This shift towards a longer-term conceptualization of readiness is a positive step in an era of strategic competition, as is the development of an objective, data-driven approach to measuring readiness. Setting aside obvious concerns over the Department’s current ability to capture and use the entirety of the data available to it, a new framework for assessing readiness could improve DoD’s process for allocating resources between competing priorities―provided DoD is looking at the right metrics. As CSIS’ Todd Harrison has written extensively, current readiness metrics tend to measure the inputs to the readiness system (resources) rather than the outputs of the readiness system (performance). Focusing on things like the hours of training a unit receives or the numbers of munitions available to it does not actually tell you how well that unit performs. If DoD is serious about more efficiently allocating resources for today’s challenges, it must learn how it can maintain the same level of output (performance) with fewer inputs (resources). Brown and Berger’s efforts to avoid conflating readiness with availability indicate they’re headed in the right direction.
But embracing new definitions and metrics alone won’t solve the military’s fixation on short-term readiness. DoD must capably manage the high demand signal from the combatant commands that oversee the United States’ presence and operations abroad. Granting all COCOM requests for personnel and equipment degrades short-term readiness and eats up funding that could go towards the modernization that will drive long-term readiness. As AEI’s Mackenzie Eaglen bluntly puts it, the services need to “say no” to COCOM requests more often. Another means of addressing COCOM demands would be to use partners and allies more effectively where possible and to hire commercial firms to provide support services like airlift, ISR, and aerial refueling to reduce the day-to-day burden on U.S. forces. The Global Posture Review that President Biden just assigned to the Department, as well as the strategic review it will conduct over the coming year, will hopefully align the COCOMs’ demands with strategic priorities and alleviate this long standing challenge.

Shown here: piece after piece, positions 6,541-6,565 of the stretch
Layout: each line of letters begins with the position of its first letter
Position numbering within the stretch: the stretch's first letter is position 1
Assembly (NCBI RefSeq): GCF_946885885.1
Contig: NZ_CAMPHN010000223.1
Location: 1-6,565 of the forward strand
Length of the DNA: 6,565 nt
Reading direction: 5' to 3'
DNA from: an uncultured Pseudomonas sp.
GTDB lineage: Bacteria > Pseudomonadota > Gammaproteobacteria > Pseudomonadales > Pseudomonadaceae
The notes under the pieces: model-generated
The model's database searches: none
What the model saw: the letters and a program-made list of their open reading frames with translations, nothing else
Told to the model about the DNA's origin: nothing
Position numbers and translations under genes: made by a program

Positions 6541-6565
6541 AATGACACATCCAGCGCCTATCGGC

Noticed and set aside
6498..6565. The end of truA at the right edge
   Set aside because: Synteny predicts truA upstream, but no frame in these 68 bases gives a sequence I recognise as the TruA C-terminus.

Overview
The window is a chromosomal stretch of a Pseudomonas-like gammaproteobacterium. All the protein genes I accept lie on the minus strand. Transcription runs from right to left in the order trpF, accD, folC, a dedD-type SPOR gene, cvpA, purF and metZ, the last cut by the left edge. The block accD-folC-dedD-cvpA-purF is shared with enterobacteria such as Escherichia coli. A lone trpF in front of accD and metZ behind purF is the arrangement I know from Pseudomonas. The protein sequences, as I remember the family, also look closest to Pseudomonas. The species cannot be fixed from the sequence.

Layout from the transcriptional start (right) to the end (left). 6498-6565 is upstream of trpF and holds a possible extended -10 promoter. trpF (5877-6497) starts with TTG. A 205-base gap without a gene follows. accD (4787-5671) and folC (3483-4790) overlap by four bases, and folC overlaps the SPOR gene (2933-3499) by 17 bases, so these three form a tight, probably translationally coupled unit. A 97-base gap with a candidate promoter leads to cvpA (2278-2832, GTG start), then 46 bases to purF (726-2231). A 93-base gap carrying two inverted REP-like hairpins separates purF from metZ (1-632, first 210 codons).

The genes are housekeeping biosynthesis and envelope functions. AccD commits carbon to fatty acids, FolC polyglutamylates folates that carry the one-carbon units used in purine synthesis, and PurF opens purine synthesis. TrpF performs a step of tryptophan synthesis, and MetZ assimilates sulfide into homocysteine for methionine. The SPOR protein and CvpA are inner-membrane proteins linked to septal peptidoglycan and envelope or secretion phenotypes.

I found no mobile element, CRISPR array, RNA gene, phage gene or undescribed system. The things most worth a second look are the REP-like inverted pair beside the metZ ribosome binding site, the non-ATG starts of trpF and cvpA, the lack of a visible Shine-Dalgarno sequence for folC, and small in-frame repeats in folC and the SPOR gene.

DoD doesn’t get the only say, however. Congress has long guarded legacy equipment that the Department has sought to eliminate, out of concern for near-term threats both to America and to constituents’ interests. The 2021 National Defense Authorization Act, for example, restricts the military’s ability to retire aircraft. If DoD expects the Hill to buy into a more holistic conception of readiness, it must show that it is managing and mitigating risks to short-term readiness as it directs resources towards modernization. To do this, the services must be willing to share data and plans with the committees that oversee them. One place to start is by revising budget documentation for operation and maintenance funds that are the most analogous to investments in readiness. DoD should provide the Hill with more detailed documentation for O&M accounts, enough to allow policymakers to see funding by type of unit, not just at an aggregated level. For greater transparency, the Department could also publish the five-year projections for O&M funds, which are currently in the classified portion of its budget submission―as it does for procurement and research, development, test and evaluation programs―to show its public commitment to managing present threats and the near-term readiness of the force.
Embracing a long-term view of readiness will put DoD on the right trajectory for competition with China and Russia. Convincing all parts of the U.S. defense enterprise may present challenges, but if the Department can adequately demonstrate and communicate how it will mitigate risks from competitors today, it will be better placed fiscally and strategically to prepare for the threats of tomorrow.
Seamus P. Daniels is an associate fellow and associate director for Defense Budget Analysis in the International Security Program at the Center for Strategic and International Studies.